Two new exhibitions and a series of artist residencies feature in the second phase of The Tetley’s relaunch: A New Reality Part 2.

Launching a major new contemporary arts space isn’t an easy task. It’s considerably harder if you choose to restore the defunct headquarters of an iconic local brewery. Defined by this epic transformation, The Tetley‘s inaugural, three-part exhibition programme A New Reality asked both artists and audiences to unpick the rich historical context of the building and its future as a contemporary art centre. When it opened in November, Director Kerry Harker commented that The Tetley is a place “about people; not static exhibitions or finished artworks.” A New Reality: Part 2 (11 April-15 June) continues to test this proposition by launching two new exhibitions and a series of production residencies that explore themes of labour and the “writing of history”.

Sheffield-born artist Ben Cain’s exhibition, Down Time, will present new film and performance pieces that question the notion of work in contemporary society, in both an industrial and artistic sense. Cain will also exhibit sculptural objects that strongly reference traditional handcrafting tools – highly resonant in context of the former brewery. Rachel Adams’ exhibition How To Live In A Flat showcases a series of new sculptural works, inspired by highly functional 1930s modernist furniture design. During each weekend in May and June, Adams, and other artists that she will invite, will inhabit her exhibition space, animating and frequently rearranging the space like a domestic dwelling.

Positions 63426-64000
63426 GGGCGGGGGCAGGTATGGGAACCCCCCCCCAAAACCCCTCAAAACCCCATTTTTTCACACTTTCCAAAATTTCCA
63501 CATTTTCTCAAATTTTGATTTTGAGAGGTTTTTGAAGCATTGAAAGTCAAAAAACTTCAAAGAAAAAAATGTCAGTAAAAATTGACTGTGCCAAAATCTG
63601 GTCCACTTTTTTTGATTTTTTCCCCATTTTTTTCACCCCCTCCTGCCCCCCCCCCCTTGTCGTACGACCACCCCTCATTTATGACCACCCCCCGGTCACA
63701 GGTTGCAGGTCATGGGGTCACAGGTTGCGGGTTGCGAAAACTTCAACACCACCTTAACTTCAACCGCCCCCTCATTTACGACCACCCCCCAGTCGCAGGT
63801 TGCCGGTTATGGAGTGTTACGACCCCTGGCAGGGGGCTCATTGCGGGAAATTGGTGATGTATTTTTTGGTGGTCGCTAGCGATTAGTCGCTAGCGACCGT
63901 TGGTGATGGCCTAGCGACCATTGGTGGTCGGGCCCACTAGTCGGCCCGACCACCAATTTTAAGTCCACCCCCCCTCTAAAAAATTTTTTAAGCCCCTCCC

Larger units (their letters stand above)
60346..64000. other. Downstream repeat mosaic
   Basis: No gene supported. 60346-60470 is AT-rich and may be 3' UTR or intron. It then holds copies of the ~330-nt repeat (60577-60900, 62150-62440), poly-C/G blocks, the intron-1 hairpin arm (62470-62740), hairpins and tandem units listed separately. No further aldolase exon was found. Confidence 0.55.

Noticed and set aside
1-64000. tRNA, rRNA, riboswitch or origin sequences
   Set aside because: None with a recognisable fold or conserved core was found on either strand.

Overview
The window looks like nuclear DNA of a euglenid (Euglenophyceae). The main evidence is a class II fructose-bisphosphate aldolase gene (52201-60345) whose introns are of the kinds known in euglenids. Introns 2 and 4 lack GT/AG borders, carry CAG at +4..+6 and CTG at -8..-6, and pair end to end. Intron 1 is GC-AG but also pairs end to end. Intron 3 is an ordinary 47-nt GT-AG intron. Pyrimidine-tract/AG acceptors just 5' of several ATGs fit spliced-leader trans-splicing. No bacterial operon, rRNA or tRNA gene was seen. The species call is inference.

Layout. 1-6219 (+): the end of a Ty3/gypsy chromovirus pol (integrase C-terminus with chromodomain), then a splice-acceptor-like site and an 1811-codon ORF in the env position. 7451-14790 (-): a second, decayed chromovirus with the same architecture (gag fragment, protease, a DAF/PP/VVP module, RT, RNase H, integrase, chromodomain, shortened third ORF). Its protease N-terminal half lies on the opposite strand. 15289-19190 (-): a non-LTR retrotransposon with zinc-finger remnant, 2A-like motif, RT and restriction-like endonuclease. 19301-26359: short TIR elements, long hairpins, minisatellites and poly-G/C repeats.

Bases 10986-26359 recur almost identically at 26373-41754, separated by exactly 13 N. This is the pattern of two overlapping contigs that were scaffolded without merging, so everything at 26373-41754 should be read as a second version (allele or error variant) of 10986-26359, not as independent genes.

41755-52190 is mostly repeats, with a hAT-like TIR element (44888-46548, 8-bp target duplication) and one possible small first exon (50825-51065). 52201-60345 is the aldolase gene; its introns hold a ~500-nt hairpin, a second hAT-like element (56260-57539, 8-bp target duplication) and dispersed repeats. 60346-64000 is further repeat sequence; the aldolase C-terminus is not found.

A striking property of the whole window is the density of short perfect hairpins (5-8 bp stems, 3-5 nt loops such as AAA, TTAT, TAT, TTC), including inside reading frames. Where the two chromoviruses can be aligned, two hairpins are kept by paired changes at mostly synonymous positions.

The highlight of The Tetley’s initial programme is arguably its several production residencies; organic projects that aim to diminish the boundaries between contemporary art practice and audiences through active participation. Aidan Moesby will begin his residency by researching The Tetley’s vast, and uncatalogued, archive of objects, letters and documents left after the brewery closed. These will inform new, text-based works that use both traditional letterpress-printing techniques and digital technology. Shifting the focus from the past, Rob Kennedy plans to engage audiences in informal discussions about the role and future of The Tetley as a contemporary arts venue in Leeds.

With both exhibitions unlikely to remain static (Cain’s artworks will be moved, replaced and changed over the course of his project), and with Moesby and Kennedy holding numerous open studios and workshops to develop their production residencies, A New Reality: Part 2 ensures that The Tetley is worth a return trip: even if just to admire the building once again.

This article was originally published on Creative Tourist, April 2014.

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